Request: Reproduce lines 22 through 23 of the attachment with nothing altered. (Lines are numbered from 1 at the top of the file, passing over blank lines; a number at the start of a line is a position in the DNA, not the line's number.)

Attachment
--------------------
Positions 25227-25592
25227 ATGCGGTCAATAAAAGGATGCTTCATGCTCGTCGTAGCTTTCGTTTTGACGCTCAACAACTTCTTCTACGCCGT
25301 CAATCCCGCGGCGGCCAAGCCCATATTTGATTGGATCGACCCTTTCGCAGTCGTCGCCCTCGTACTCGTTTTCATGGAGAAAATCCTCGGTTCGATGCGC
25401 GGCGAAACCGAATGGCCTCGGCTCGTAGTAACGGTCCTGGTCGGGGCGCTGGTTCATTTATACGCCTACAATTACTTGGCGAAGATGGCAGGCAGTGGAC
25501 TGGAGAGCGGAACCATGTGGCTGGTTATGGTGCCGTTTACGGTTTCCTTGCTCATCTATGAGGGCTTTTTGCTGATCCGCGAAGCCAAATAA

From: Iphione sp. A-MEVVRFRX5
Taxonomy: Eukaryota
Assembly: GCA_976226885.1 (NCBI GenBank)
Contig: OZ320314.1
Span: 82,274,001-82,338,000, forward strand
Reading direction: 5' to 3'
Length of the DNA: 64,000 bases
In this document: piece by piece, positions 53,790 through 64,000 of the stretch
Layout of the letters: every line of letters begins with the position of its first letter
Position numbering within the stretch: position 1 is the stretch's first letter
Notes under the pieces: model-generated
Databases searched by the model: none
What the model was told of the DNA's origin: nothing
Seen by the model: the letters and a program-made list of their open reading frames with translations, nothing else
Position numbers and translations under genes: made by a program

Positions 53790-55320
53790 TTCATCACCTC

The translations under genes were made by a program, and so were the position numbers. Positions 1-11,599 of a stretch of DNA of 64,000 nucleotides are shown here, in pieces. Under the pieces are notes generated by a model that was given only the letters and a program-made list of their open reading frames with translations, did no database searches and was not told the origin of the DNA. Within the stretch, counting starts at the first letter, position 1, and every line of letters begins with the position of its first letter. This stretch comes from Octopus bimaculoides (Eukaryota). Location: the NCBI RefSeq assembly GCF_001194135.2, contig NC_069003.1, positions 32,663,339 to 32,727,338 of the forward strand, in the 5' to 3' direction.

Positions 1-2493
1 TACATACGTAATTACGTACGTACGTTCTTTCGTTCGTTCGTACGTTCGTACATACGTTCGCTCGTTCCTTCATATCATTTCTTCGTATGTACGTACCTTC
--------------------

53790 TTCATCACCTC

The translations under genes were made by a program, and so were the position numbers. Positions 1-11,599 of a stretch of DNA of 64,000 nucleotides are shown here, in pieces. Under the pieces are notes generated by a model that was given only the letters and a program-made list of their open reading frames with translations, did no database searches and was not told the origin of the DNA. Within the stretch, counting starts at the first letter, position 1, and every line of letters begins with the position of its first letter. This stretch comes from Octopus bimaculoides (Eukaryota). Location: the NCBI RefSeq assembly GCF_001194135.2, contig NC_069003.1, positions 32,663,339 to 32,727,338 of the forward strand, in the 5' to 3' direction.